From 18 to 26 September, the London Design Festival is back, during the most eagerly awaited week for the world of creativity and design. Now at its 19th iteration, the festival launched in 2003 by Sir John Sorrell and Ben Evans will transform the districts and cultural institutions of the capital, once again this year, with a series of installations en plein air, exhibitions and special events.
At the dawn of a new English era of post-Covid aperture, the festival sets out to attract not only a local audience but also an international throng, as indicated by its chairman Sir John Sorrell: “We hope that this year’s festival will not only be seen by those in London but audiences all around the world, and that we’re able to demonstrate that design will be at the heart of the future.”
Among the landmark projects, Architecture + Reality (A+R) at the Victoria & Albert Museum, an installation curated by Tin Drum, a mixed-reality studio, with the Japanese architect Sou Fujimoto: a succession of natural and architectural elements that will evolve on the basis of the movements of the audience in the space, creating an almost living design that indicates the interrelationships of all things, reflecting on the role of design in the society, and also on climate change.
One of the leading players already announced is the designer of the moment Yinka Ilori, a British creative talent of Nigerian origin, previously selected as the emerging talent of LDF 2020, who will present a project inside the series of events Let’s Do London initiated by the mayor Sadiq Khan, to transform the city into an open-air art gallery. A truly novel feature for LDF will be the Designposts, the signs in sustainable American red oak that will identify each district, created by ten emerging talents in collaboration with the American Hardwood Export Council (AHEC) and Benchmark.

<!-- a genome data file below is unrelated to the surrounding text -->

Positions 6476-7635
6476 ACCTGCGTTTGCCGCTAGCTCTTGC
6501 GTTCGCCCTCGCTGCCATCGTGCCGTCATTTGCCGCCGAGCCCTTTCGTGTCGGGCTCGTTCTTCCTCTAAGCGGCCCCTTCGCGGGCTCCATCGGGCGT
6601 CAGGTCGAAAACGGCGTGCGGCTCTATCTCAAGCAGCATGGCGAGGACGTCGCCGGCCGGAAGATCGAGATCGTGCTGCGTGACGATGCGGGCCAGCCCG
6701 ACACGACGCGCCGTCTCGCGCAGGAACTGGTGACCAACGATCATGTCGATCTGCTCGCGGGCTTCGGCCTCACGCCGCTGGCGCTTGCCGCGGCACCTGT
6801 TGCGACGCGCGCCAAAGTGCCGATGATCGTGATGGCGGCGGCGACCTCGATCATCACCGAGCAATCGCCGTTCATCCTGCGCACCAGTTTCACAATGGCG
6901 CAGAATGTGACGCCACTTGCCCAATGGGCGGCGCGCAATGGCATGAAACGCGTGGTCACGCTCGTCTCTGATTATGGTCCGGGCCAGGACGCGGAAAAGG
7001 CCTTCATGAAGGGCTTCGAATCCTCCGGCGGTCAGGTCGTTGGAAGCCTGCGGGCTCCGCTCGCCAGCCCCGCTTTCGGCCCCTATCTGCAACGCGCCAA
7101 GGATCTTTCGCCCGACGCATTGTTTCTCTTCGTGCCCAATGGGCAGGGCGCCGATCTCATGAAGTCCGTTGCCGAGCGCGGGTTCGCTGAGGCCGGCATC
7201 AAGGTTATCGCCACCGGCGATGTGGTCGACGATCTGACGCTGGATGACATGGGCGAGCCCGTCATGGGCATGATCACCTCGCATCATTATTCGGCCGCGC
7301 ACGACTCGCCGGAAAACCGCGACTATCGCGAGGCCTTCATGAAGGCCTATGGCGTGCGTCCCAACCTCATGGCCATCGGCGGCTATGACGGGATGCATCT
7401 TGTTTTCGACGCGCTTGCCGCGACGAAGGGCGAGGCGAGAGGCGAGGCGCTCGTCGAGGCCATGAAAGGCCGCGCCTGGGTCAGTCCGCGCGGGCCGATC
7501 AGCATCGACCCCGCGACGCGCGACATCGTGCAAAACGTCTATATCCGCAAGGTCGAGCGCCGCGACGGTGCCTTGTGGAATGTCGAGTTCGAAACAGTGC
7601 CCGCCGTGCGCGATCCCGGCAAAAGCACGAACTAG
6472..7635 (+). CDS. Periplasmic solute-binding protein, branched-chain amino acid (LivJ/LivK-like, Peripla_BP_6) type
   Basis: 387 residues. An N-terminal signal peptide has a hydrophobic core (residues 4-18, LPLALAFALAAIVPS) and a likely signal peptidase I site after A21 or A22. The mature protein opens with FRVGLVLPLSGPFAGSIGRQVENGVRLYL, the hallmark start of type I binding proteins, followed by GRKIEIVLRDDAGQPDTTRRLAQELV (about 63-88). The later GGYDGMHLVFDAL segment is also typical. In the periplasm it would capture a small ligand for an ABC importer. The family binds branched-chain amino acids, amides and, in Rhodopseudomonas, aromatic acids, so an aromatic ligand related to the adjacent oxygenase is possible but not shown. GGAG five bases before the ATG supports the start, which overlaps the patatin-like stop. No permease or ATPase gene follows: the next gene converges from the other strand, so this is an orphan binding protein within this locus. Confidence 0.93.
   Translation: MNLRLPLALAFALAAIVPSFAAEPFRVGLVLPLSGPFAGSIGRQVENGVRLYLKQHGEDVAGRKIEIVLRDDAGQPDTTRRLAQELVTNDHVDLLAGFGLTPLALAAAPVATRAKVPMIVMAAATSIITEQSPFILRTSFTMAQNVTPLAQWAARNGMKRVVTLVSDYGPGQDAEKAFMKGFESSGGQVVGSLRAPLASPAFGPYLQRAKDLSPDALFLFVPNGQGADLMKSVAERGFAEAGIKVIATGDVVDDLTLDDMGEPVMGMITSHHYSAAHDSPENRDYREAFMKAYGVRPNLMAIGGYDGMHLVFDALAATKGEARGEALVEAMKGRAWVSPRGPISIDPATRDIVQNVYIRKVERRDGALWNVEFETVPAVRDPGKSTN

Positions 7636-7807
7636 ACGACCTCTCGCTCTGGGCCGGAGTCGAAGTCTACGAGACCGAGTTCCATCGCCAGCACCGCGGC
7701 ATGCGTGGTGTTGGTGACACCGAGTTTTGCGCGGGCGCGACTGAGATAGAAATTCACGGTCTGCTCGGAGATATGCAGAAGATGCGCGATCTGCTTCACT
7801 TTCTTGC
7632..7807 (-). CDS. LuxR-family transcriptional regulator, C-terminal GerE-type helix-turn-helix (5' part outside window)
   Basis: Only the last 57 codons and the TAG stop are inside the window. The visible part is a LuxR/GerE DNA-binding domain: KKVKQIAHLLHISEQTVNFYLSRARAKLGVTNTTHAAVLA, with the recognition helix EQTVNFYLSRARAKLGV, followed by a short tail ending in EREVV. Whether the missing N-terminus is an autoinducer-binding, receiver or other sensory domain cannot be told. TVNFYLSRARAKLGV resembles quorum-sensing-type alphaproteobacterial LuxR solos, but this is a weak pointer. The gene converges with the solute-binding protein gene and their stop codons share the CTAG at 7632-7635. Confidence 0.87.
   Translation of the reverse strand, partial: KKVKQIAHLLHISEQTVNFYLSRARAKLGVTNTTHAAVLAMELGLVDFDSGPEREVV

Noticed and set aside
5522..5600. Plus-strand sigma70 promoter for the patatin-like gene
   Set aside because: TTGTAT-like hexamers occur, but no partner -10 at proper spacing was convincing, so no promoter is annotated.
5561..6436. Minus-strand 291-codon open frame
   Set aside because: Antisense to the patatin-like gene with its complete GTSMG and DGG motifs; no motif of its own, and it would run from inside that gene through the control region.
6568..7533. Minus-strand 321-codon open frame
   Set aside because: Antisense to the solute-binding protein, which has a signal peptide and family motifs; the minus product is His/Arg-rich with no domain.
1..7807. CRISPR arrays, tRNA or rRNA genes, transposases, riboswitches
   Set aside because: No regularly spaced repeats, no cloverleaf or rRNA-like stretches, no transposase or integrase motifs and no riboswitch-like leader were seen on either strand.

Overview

Speaking of districts, along with the already renowned Brompton, Clerkenwell, Islington, King’s Cross and Mayfair Design Districts, as well as the Shoreditch Design Triangle, there will be the William Morris Design Line which made its debut last year, and the new Design District at Greenwich Peninsula, Park Royal Design District and Southwark South Design District.
One of the hubs of the festival is the Victoria & Albert Museum, which will host installations and performances by international designers, who with an eye on the upcoming international climate summit COP26 in the UK in November, will focus on sustainability and environmental safeguards.
Finally, the new developments include the debut of Design London, from 22 to 28 September at Magazine London in North Greenwich, a trade show with a selection of brands in the fields of furniture, lighting and contract applications, as well as collaborations with outstanding and emerging designers.